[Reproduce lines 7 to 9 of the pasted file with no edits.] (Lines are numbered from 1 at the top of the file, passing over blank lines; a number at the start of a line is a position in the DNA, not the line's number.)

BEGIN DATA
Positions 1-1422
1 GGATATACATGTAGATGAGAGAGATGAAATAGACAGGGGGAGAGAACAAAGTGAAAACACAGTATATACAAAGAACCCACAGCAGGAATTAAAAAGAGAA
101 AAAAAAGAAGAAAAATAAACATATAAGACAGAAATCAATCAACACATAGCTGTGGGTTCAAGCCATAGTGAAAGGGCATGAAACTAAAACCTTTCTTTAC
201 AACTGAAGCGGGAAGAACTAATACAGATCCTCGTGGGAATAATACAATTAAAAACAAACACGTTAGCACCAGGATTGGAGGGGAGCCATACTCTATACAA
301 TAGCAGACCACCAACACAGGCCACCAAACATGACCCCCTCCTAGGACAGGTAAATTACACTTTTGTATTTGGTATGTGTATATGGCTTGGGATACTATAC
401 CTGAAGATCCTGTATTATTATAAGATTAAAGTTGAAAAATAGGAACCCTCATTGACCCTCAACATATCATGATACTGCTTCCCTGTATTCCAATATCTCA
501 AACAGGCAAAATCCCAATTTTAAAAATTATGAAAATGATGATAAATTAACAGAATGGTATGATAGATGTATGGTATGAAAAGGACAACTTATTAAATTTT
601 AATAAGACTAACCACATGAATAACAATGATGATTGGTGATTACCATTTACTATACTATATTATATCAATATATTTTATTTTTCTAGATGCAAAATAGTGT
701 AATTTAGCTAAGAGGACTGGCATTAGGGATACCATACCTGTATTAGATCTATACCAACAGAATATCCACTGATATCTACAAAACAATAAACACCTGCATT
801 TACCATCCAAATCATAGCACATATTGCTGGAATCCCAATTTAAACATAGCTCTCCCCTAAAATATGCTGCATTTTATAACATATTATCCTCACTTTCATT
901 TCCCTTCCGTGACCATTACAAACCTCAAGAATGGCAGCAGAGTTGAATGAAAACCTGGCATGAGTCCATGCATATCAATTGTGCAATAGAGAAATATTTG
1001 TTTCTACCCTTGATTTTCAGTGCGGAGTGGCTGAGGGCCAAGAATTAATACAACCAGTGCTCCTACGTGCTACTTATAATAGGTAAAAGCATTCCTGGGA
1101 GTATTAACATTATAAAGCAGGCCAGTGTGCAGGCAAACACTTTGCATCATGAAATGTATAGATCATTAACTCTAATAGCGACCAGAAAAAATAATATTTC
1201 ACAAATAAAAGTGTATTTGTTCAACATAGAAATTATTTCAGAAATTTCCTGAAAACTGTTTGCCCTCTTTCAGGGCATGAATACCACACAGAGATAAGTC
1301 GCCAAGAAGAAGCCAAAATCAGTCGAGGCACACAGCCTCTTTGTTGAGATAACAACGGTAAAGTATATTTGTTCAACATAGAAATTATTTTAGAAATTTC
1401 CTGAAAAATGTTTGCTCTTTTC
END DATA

501 AACAGGCAAAATCCCAATTTTAAAAATTATGAAAATGATGATAAATTAACAGAATGGTATGATAGATGTATGGTATGAAAAGGACAACTTATTAAATTTT
601 AATAAGACTAACCACATGAATAACAATGATGATTGGTGATTACCATTTACTATACTATATTATATCAATATATTTTATTTTTCTAGATGCAAAATAGTGT
701 AATTTAGCTAAGAGGACTGGCATTAGGGATACCATACCTGTATTAGATCTATACCAACAGAATATCCACTGATATCTACAAAACAATAAACACCTGCATT